Making a
Bonsai pot

From clay to Bonsai Pot

Making Bonsai pots is a complex process which requires a lot of knowhow, experience and artistry.

To appreciate the work of a Bonsai potter but also in order to know what to expect when you want to try working with clay yourself, the following documentation will give you an idea.

Making an Oval blue bag-shape pot and a semi-cascade pot

The creation of a glazed and an unglazed pot is shown below, from the first work steps to the complete, planted pot.

Pot in use; pinus mugo bonsai
The pot in use. Old, large Pinus mugo semi-cascade. Photograph by Klaus Nadler.

Bonsai in the pot
The pot in use, planted with a Corean hornbeam. Photograph by Christian B.

How these two pots were created, step by step:

Clay for bonsai potbasic shape fixed
Left: Large slabs of clay have been prepared and the bottom of the pot has been shaped. The pots' walls are constructed from clay slabs, right: The basic shape of the pot has been modelled and the first layer of the upper rim added.
Walls smoothedSecond layer of rim
Left: The walls have been smoothed and the still wet and soft pot is turned upside down with some props on the inside, right: The second layer of the rim is applied.
coil of claythird layer
Left: A coil of clay is attached to form the upper rim of the pot, right: The third layer of the rim is attached and shaped and the pot is smoothed. Drainage and fixation holes are added and the feet attached.
Bonsai pot feet and drainagepot at angles
Left: The feet and drainage and fixation holes have been are added, right: The pot seen from a different angle.
surface structureAngles of pot
Left: The surface structure is created, right: The pot seen from a different angle.
Additional rimAngles of pot
Left: After bisque firing, manganese ore has been applied for dark contrasting effects, right: Some details are smoothed
After Bisque firingGlazed and fired
Left: Fired for the second time: semi-cascade pot ready for use, right: Glazed and fired: the pot is ready.

Bonsai pottery step by step

All the necessary work steps and devices for making an oval bonsai pot with a rim are shown in detail in the photographs below.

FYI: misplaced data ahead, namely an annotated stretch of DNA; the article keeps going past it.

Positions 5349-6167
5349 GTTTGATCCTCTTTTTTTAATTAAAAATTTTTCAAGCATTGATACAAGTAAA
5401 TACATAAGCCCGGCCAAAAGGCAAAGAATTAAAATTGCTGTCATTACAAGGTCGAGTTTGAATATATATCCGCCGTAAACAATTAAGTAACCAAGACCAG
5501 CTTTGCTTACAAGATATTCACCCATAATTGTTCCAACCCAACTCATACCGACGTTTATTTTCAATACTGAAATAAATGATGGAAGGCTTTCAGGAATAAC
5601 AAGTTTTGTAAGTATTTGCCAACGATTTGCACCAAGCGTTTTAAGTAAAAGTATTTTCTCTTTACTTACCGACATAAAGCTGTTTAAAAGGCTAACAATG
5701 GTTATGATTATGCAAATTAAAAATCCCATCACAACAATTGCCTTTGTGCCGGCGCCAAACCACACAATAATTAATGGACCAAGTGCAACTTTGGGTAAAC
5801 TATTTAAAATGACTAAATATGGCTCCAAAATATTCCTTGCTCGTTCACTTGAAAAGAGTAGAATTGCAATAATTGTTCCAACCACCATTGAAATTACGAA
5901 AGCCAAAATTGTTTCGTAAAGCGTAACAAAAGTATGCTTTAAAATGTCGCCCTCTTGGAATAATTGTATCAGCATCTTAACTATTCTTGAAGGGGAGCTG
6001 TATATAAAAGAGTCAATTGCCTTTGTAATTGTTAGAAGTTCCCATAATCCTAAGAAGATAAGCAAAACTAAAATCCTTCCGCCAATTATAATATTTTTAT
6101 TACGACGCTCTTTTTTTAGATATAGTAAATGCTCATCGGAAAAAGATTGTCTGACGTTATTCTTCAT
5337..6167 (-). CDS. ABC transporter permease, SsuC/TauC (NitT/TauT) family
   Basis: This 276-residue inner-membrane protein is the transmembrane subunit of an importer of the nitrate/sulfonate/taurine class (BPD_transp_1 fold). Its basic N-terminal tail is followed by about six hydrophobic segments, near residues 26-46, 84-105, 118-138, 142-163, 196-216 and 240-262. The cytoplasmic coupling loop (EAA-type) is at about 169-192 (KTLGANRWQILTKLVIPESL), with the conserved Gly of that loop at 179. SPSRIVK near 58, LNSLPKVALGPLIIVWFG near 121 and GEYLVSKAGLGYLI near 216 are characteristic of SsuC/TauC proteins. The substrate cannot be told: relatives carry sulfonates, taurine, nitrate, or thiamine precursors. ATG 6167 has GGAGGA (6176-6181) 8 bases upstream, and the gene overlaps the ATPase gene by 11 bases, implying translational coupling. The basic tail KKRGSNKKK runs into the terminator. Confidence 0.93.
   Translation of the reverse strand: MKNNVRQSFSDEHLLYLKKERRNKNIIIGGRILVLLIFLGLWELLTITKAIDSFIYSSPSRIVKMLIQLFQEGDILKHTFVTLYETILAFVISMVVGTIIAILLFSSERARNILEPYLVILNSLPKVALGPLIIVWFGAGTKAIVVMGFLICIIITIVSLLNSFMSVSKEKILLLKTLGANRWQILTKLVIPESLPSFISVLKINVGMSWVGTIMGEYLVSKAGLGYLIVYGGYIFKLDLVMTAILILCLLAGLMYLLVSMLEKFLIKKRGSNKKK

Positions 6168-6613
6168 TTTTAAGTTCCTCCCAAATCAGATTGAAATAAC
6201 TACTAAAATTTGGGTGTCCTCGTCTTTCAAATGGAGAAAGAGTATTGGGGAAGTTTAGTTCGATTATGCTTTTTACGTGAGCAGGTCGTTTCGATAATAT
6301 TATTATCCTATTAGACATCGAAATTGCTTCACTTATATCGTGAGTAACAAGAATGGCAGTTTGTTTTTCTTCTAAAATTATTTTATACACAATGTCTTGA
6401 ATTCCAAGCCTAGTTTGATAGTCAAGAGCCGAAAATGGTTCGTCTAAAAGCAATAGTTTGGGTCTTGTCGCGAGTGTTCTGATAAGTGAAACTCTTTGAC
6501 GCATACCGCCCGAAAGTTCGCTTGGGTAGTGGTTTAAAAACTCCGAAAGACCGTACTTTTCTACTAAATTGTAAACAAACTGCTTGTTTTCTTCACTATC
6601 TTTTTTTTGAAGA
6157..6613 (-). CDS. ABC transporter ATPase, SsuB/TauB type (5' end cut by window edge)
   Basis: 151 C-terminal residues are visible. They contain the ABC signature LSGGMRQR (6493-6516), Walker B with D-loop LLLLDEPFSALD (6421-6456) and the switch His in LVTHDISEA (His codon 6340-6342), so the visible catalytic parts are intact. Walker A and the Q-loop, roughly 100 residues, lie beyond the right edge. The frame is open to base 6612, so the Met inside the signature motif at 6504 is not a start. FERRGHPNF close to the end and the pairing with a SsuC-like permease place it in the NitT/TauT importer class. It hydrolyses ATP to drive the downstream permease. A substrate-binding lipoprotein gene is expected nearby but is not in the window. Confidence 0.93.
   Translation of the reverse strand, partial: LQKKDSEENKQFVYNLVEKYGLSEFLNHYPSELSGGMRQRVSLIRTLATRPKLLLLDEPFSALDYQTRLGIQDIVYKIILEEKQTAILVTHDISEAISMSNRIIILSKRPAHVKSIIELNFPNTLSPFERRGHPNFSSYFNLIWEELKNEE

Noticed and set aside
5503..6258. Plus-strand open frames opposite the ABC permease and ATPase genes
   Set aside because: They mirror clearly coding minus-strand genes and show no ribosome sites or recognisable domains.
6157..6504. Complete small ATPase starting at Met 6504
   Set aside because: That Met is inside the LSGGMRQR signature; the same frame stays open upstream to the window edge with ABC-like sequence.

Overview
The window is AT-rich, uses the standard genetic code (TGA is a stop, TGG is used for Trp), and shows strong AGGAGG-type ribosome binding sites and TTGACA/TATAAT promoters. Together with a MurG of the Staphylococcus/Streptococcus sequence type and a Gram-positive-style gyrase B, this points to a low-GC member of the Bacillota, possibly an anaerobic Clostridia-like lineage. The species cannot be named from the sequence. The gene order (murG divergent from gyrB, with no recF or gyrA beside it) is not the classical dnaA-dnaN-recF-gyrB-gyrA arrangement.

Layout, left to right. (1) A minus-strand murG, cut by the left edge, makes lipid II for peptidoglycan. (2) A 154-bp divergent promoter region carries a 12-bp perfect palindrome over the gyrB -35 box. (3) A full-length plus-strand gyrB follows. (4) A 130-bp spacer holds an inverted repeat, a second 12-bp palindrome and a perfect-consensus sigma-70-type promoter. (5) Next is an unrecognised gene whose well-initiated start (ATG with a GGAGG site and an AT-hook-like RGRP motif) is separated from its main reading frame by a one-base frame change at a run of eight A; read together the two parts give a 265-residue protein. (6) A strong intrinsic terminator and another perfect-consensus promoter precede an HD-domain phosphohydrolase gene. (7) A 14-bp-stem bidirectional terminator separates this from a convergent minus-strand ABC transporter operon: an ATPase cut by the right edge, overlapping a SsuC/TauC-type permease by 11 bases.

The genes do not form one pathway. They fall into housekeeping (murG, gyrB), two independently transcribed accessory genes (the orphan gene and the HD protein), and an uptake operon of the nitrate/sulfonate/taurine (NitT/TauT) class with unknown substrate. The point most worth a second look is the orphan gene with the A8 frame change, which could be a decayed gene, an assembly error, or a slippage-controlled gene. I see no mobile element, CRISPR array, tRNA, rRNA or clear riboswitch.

pottery tools
A set of pottery tools.

paper pattern
A paper pattern is created for the bottom shape and feet of a pot.

Clay slab
The clay slab for the bottom of the pot is prepared.

paper pattern applied
The paper pattern is applied.

cut from clay slab
The bottom, the walls, the rim and the feet are cut from the clay slab.

Bottom and walls joined
The bottom and the wall parts are prepared for joining them together.

Clay pulverized
Dry clay is pulverized.

Pulverized dry clay
The pulverized dry clay is mixed with water and stirred to make slurry.

The slurry is brushed onto the roughened outer limits of the bottom.

Walls mounted
Now the walls are mounted.

The junctions are smoothed with a spatula.

Clay coil
On the inside a clay coil is pressed into the pot to stabilize the junctions between bottom and walls.

The inside of the pot is smoothed with a spatula.

A piece of wood is sawed off at the desired angle.

The little wood block serves as a gauge for the walls.

Gauge 2
A finer gauge is sawed from thin plywood. It serves for constructing an even profile of the walls.

Wood block
The wood block is used to press a fitted clay band to the pot.

Shape walls
The finer gauge is used to shape the walls and the band.

Cut off
The top of the wall is cut at an even hight.

pot rim
The rim is attached.

rim junction
The rim junction is smoothed on the inside.

junction reinforced
The pot is turned upside down and additional clay is modelled onto the junction between the wall and rim.

rounding edges